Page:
Hampton Court Palace

London, England, United Kingdom

Hampton Court Palace is best known as the favourite royal palace of Henry VIII. The palace was originally built for Cardinal Wolsey, a favourite of Henry’s, but when he fell from favour Henry took it over and enlarged it to meet his grandiose needs in 1529. Today it is one of only two surviving palaces (along with St. James Palace) that were owned and lived in by Henry VIII.

In the 17th century William III began and ambitious expansion project, which was aimed to rival Versailles, but it was halted in 1694 and the palace was left with a mixture of Baroque and Tudor styles.

Henry VIII is one of English royalty’s most infamous figures and it was at Hampton Court that many of his most outrageous acts occurred. Catherine Howard was dragged screaming from the gallery leading to the chapel after King Herny was informed of her adultery and today her ghost is said to haunt it. This was also the site where Henry’s much awaited male heir Edward VI was born. It was also at Hampton Court that Henry died in 1547.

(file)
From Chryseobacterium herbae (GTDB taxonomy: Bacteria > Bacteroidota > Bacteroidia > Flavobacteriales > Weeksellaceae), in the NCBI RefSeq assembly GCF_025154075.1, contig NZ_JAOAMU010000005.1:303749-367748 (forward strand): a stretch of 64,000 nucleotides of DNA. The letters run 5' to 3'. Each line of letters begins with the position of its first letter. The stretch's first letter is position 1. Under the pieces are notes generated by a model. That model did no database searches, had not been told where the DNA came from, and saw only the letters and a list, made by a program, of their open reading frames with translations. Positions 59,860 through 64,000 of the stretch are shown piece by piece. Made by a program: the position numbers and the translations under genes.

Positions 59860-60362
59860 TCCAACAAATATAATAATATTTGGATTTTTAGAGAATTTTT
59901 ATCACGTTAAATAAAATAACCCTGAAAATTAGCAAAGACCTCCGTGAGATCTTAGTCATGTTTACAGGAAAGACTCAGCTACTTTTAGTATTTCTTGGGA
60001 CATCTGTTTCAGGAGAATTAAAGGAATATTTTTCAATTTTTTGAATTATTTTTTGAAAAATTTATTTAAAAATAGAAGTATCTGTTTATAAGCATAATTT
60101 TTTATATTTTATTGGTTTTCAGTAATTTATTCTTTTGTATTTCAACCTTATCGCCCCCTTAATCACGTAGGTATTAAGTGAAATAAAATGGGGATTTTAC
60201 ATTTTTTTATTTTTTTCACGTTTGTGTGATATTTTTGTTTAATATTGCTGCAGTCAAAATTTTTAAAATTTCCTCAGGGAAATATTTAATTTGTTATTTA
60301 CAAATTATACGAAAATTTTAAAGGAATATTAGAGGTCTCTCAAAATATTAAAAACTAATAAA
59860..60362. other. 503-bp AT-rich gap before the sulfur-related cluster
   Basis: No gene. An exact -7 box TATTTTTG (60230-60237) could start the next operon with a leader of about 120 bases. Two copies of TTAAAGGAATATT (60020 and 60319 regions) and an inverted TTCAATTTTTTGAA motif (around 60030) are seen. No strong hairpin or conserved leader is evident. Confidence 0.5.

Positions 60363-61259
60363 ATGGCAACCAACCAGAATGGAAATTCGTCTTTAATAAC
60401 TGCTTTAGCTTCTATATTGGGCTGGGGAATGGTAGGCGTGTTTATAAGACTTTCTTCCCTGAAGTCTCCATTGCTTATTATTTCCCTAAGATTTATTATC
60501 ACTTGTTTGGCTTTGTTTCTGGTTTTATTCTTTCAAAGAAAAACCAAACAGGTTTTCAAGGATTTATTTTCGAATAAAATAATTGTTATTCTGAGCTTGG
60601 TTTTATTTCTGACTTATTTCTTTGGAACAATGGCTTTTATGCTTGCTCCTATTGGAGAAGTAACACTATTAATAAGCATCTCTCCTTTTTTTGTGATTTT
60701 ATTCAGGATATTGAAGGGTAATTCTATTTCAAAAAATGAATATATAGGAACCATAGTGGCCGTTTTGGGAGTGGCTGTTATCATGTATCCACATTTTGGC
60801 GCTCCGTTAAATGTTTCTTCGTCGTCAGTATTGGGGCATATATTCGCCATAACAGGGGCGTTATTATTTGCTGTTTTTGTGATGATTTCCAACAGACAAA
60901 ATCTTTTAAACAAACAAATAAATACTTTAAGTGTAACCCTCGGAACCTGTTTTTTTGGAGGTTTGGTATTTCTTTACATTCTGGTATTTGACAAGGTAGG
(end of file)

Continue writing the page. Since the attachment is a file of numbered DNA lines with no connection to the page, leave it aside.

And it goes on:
Despite its long and fascinating royal history, no royal has resided at Hampton Court since George II in the 18th century. There is probably no finer place in England to learn about Tudor history and what it was like to live during this dramatic time in English history. A real highlight of a visit to the palace is Henry’s Great Hall, which is a grand medieval hall and one of the country’s oldest theatres.

The palace is located on the River Thames to the south west of London. There is a train service that runs from Waterloo to Hampton Court, but the best (not fastest) way to arrive is by boat – there is a boat service that runs in summer from Westminster to the palace.


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